College football is on the brink of monumental changes, again and still.
There is no blame game here, just reality. And it says that the greatest sport of all the collegiate athletics will undergo a transformation in its conference alignment that will forever change how we approach college football.
The SEC, the ACC, the Pac-12 and the B1G all have been beneficiaries to realignment, embracing or soon to be embracing new universities into its families.
Unfortunately for the Big 12 and the Big East, that may ultimately mean dissipation.
The Big 12, which harbors four universities from the state of Texas, has been at the center of instability. With Nebraska and Colorado leaving for the B1G and the Pac-12 respectively, and Texas A&M seemingly on the way towards the SEC, there isn't much that can hold the conference together.
In recent memory, it has been Texas, Oklahoma and Texas A&M at the vanguard of the conference in terms of winning tradition and prestige. With the Aggies looking to jump ship and Oklahoma seeking out a move westward, the state of affairs in Texas appear volatile.
Here are four reasons why the Lone Star State needs to stick together.
In Texas, high school football is king, and there really is no other royalty in the throne room.
According to a study by the National Federation of High School Sports, the state of Texas produced 345 Division I scholarship players, tops in the nation.
Many of these student-athletes have grown up supporting the likes of Texas and Texas A&M, among others, for the very same reason a kid from the Southeast would grow up supporting the likes of Florida and Alabama: regional ties.
By formulating a conference realignment that would see the Aggies playing in the SEC and Texas playing in the Pac-X, the sense of regional ties effectively disappears, along with the Big 12.
The rivalries between Texas, Texas A&M, Baylor and Texas Tech have become saturated over time. High school football players in the future may not see these four teams duke it out on an annual basis, thereby ripping apart the regional claims that college football currently maintains.
The easy answer to why the state of Texas needs to remain intact is tradition.
Texas and Texas A&M are easily the breadwinners when talking about college football in the state, and both programs are on a collision course for opposite coastlines.
One would be hard-pressed not to find a high school football player ready to enroll at Texas or Texas A&M, or even Baylor and Texas Tech for that matter, who could care less about playing an in-state rival.
There are simply no traditions tied to a Texas A&M-Alabama matchup or Texas-Stanford game.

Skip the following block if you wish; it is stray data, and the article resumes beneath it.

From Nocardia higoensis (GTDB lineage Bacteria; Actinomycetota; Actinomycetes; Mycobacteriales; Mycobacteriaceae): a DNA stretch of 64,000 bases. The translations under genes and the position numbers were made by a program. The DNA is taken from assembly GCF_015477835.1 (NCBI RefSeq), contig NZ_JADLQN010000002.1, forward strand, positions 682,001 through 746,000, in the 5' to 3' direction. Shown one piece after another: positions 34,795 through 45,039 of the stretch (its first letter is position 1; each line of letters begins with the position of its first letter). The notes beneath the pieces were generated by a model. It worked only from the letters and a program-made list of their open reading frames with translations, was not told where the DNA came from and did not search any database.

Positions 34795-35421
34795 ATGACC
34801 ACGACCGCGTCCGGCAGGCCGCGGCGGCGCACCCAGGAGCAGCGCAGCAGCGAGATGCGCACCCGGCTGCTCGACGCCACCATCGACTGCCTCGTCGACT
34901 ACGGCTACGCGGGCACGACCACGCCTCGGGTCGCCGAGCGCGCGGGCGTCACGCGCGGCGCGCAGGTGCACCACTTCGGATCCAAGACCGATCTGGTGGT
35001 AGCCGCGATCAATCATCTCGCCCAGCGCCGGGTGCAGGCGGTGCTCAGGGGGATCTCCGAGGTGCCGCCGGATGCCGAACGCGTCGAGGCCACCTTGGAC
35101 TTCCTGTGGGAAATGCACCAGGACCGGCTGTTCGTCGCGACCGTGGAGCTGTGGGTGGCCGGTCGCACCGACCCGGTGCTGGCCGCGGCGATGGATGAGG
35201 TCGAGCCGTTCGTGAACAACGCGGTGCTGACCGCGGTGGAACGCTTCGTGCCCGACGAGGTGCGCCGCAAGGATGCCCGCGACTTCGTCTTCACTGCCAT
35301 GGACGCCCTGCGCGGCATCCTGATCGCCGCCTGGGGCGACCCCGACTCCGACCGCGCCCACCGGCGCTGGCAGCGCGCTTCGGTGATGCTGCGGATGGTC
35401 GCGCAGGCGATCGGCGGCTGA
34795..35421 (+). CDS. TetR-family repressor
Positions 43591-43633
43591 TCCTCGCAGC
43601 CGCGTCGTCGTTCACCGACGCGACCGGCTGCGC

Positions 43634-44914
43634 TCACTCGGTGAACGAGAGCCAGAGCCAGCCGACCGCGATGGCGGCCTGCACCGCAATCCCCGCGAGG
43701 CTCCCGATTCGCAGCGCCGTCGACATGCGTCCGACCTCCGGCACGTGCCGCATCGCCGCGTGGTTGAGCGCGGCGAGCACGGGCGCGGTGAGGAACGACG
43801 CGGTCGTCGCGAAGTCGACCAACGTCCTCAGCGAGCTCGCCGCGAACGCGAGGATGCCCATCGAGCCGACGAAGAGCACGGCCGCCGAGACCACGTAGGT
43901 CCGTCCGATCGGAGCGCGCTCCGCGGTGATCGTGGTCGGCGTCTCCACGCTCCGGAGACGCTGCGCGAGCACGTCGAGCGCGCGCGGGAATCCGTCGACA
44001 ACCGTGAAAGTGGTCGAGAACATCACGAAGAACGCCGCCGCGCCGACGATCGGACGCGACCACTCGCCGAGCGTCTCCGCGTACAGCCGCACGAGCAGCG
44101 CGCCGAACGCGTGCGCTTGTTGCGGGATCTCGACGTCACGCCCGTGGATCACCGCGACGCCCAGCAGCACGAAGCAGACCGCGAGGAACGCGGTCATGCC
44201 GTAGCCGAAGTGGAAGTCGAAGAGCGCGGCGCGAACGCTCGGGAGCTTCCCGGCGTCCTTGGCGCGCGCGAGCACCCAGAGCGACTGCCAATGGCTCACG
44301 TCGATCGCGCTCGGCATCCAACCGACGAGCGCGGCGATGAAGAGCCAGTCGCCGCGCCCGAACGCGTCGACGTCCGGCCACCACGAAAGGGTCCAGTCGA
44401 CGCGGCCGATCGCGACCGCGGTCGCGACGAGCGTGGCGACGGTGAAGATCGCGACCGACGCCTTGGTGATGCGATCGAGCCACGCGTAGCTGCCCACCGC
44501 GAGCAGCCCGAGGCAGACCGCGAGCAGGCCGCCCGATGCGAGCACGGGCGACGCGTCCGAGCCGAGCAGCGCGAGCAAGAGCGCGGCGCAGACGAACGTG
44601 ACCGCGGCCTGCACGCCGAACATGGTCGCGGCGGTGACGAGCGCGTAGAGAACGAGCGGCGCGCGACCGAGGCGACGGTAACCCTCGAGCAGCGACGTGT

As exciting as realignment sounds, it would be breaking a one of the foundations of college football: tradition.
We've talked about Texas and Texas A&M being at the forefront of any conversation concerning college football in the state of Texas.
While those two state institutions are the leaders, Baylor and Texas Tech are the followers no matter which way the dice is rolled.
Although Tech is in the conversation to follow Texas westward, Baylor seemingly may be left out in the dust.
There is a sense of pride about football when one comes to Texas, and to send one university eastward (A&M) and a couple more westward (Texas, Tech), that ultimately leaves Baylor between a rock and a hard place, aching to be picked up by a non-BCS conference like the Mountain West or Conference-USA, hardly the ideal situation considering the Big 12 arguably was a powerhouse conference not five, ten years ago.
There are leaders and there are followers. For the state-run institutions, the government has tried to keep everything level-headed, but Texas A&M was eager to jump. Baylor, on the other hand, is a private institution and has had its hand forced.
Tech looks to be taken care of, as a follower typically would benefit, but the Bears have no such luxury.
Traveling takes a toll on the student-athlete.
A high school football player most of the time considers location when determining where he will play his college ball.
A player's family will want to watch the games.
By realigning to the east and west coasts, we are not just talking about coaches and student-athletes traveling thousands of miles to play football games. Their families, too, must consider how necessary it would be to journey half-way across the country and jump a time zone or two to watch their son play football.
College football, for most programs, has always been about creating a family atmosphere, where comfort, reliability and trust are paramount.
Dramatically changing the landscape puts all of that in relative jeopardy.